God Of War Ragnarok

This Week In Games is a weekly column where Vikki Blake pulls apart the biggest stories in gaming each week. This week, she’s looking at the impact of scalpers on gamers and wonders why the industry doesn’t work harder to discourage them.

Last Friday, God Of War: Ragnarok‘s collector’s editions went up for pre-order. And last Friday, dozens of God of War: Ragnarok collector’s editions began popping up on eBay.

The fanciest version – the Jotnar Edition which could only be purchased through Game here in the UK – costs £230. Well, more accurately, it did cost £230, at least for those lucky enough to have secured a copy when the pre-orders went live. For everyone else, we’re now at the mercy of scalpers. Right now, at best, you’re looking at a £200-ish mark-up and a sale price of around £450. At worst, you can stick another £150 onto that.

I know I’ve complained about Game here before, but only because it seems to be the only retailer in the UK that secures exclusive collector’s editions and I have been routinely let-down by them time after time, year after year. So even though I’d rather pull my left eye out with an ice cream scoop than voluntarily give them money, I often end up having to voluntarily give them a lot of money because what I want literally isn’t available anywhere else.

God Of War Ragnarok
God Of War Ragnarok. Credit: Sony Santa Monica

Sure, I could not buy Collector’s Editions, I guess. No, I didn’t need the life-sized replica of Corvo’s mask that shipped with Dishonored 2‘s Collector’s Edition, much like I didn’t need that pretty – and pretty pointless – Destiny 2 Collector’s Edition, either. My The Last of Us Part 2 figurine is still in the box. I’ve always been a sucker for those things, though.

I don’t suppose any of us were surprised when God of War: Ragnarok‘s Jotnar Edition sold out in just five minutes any more than we were surprised when the less fancy – but still expensive – Collector’s Edition was gone just half an hour later, too. I have no idea of the quantities that were available, but – as is often the case with these days – demand clearly outstripped supply.

It’s annoying enough when publishers limit both the quantities of their CEs and retailers from which you can buy them; it’s quite another when you miss out in the scrum not because of the competition with other fans, but because of some dickcheese scalper and his bulk-buying bot.

God Of War Ragnarok Jotnar Edition pre order
God Of War Ragnarok. Credit: Sony Santa Monica.

If it’s not already painfully clear, this absolutely enrages me. Like: life isn’t hard enough already, you know? Everything is shit, constantly, all the time. It may wax and wane with the day and the weather and how cool your boss/partner/parent has been today, but we’re living – well, existing – at a time of perpetual crisis, lurching from one once-in-a-lifetime event to another at a dizzying tempo. Sure, we all have to make a living. Sure, times are tough, and we’d all love a little extra cash this summer. But doing so at the cost of someone else’s happiness? Buying up as much “limited” stock as you can so you can sell it on for more than double the original price? Fuck you, bud. What you call capitalism, I call being a selfish prick.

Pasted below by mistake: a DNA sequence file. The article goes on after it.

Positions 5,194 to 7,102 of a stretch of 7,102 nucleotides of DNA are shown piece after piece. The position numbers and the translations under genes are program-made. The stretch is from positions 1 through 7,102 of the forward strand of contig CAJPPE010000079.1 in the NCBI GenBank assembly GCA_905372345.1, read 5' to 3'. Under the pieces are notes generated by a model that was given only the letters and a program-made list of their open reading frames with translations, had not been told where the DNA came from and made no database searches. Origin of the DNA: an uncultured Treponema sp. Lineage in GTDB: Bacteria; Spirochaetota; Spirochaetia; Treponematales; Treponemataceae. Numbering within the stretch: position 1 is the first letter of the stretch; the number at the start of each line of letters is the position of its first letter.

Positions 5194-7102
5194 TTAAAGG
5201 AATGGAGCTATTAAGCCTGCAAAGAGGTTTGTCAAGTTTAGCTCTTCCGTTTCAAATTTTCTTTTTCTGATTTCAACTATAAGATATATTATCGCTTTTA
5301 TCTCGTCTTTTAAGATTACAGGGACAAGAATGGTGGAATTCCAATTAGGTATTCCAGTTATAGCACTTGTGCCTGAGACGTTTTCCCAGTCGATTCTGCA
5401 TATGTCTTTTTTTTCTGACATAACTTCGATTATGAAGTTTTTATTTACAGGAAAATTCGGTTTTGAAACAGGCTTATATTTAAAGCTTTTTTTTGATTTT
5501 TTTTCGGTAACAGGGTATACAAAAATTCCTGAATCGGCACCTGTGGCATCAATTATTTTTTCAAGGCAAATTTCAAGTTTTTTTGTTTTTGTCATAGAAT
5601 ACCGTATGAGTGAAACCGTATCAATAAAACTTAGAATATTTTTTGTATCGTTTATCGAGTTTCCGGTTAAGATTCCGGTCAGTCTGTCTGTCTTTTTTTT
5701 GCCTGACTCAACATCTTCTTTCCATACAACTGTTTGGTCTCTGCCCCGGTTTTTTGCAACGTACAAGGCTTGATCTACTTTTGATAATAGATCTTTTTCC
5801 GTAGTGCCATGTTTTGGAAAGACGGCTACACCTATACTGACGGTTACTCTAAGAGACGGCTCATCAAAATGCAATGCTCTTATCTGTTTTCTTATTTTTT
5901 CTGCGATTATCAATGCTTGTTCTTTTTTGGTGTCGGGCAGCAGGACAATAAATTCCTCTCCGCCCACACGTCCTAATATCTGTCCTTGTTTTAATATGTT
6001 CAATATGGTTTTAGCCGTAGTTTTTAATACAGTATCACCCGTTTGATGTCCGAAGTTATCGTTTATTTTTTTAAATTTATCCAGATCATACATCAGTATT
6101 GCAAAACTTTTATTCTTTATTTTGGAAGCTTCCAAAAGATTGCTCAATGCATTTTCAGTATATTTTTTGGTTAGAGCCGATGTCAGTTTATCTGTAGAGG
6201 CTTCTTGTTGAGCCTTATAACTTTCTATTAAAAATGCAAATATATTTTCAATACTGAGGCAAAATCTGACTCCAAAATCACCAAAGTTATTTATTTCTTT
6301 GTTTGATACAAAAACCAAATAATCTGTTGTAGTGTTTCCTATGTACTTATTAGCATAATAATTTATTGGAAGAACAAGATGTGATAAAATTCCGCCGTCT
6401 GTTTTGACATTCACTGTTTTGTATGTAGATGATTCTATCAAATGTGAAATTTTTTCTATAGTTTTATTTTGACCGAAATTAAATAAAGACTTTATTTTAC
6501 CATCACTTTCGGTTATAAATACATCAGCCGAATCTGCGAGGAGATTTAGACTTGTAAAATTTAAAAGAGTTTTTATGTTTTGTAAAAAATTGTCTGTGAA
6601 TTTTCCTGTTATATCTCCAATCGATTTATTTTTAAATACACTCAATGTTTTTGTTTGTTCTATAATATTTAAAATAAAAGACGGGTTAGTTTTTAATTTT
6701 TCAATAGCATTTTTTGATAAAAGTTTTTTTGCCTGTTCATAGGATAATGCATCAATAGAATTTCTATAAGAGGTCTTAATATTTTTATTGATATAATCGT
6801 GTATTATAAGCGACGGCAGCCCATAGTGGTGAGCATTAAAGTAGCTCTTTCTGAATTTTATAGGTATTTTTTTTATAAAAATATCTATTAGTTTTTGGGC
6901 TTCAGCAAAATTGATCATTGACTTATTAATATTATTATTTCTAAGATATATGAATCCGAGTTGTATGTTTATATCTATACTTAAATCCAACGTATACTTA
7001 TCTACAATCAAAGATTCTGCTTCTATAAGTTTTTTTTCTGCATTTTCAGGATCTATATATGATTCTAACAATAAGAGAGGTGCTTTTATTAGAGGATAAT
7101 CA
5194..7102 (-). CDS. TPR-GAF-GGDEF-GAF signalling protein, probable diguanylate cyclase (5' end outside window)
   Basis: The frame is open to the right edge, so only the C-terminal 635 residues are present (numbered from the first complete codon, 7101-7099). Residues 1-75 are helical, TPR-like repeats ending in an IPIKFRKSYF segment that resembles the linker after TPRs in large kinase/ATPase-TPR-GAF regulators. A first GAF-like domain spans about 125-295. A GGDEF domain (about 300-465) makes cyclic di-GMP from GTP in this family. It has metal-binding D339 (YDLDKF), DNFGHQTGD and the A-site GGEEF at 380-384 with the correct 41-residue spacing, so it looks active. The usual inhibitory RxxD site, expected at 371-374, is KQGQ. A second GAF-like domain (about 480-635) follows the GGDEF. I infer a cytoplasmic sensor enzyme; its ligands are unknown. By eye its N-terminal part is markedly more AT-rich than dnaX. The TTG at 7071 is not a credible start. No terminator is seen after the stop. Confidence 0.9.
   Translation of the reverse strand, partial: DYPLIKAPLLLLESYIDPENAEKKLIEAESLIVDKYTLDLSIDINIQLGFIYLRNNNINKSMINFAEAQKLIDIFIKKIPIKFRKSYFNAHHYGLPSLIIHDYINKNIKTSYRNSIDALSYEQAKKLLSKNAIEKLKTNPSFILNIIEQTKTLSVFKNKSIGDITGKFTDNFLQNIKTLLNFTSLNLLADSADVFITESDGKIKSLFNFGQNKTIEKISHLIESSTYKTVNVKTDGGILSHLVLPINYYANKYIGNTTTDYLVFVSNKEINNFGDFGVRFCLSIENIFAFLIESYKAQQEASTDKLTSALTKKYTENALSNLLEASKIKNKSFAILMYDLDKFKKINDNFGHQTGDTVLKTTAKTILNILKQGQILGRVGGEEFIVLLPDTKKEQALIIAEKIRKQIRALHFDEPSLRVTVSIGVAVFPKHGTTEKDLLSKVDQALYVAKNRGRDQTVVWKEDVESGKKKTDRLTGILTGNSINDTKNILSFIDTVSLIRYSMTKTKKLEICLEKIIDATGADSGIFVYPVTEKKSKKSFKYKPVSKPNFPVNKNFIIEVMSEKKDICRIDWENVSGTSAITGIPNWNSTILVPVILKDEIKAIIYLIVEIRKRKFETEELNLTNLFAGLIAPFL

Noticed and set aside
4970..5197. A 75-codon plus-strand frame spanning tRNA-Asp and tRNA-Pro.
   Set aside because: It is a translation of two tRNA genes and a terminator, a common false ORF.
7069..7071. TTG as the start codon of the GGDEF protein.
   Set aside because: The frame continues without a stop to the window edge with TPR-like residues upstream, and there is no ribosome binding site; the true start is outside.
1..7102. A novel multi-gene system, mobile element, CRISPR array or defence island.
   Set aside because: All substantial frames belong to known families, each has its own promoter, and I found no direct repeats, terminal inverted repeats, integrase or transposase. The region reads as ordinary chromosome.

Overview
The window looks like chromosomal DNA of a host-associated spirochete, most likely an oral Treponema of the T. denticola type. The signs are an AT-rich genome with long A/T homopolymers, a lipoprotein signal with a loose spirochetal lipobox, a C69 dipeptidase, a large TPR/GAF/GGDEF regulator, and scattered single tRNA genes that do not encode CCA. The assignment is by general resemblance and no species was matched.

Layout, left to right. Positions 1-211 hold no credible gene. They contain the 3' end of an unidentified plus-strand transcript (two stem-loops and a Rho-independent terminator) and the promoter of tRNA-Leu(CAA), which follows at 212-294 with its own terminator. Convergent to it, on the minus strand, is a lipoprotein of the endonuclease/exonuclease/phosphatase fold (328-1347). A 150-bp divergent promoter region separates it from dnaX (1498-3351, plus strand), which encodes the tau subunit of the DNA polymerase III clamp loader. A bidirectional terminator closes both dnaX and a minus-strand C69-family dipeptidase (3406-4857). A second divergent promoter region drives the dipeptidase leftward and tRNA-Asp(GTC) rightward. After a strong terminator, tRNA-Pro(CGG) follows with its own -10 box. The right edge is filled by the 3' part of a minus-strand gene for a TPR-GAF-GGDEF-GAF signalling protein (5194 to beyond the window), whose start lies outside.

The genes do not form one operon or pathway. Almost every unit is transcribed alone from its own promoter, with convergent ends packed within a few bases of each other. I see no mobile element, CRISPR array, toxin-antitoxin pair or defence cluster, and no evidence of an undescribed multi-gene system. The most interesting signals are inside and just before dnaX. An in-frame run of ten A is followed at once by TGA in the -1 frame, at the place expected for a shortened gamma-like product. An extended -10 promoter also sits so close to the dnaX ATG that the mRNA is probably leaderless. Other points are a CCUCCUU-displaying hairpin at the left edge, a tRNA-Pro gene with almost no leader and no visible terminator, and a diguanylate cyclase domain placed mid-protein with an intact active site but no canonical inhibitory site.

Occasionally, a scalper will lift their head out of the sty just long enough to wail about the differences between luxuries and necessities – oh, won’t someone please think of the poor scalpers! – but nothing they say will ever make up for the misery they intentionally inflict on gamers. I’m not saying that blowing 230 quid on a digital code and a handful of plastic collectibles is the smartest way to spend your money, but as I said: life is shit. If paying a little extra for your favourite video game and getting bonus tat (as someone who is typing this from a room bursting with such tat, I say that with love) makes you temporarily happy, then go for it, my friend.

The most frustrating part of this is, none of it is a surprise. It’s not even inevitable. Valve – having watched first-hand how “smoothly” the PS5 and Xbox Series X pre-orders went six months prior – put in some basic steps to try and circumvent this happening when pre-orders for its delicious little handheld, Steam Deck, went on sale this time last year. You had to already have a Steam account to be eligible and while no, it wasn’t flawless and lessons can still be learnt, at least Valve tried. At least there was an attempt to stop this shit from happening.

Steam Deck
Steam Deck. Credit: Valve

It feels like the only people here who suffer are us: gamers. The publishers sell out their pre-orders – maybe even generating a few tasty headlines about their super-popular CEs along the way – auction sites get their commission, and scalpers – wankers selling pre-orders before they even own the game, by the way – overcharge fans. Sure, we could collectively agree not to give in and pay over the odds, but my frustration lies not with the fans who reluctantly overpay but the publishers selling these “limited editions” in the first place.

Valve has shown that with a little foresight, hobbling scalpers can be done. So why aren’t other companies and publishers trying to do so, too?

What else?

The post Why isn’t the games industry doing more to tackle scalpers? appeared first on NME.

By sahil

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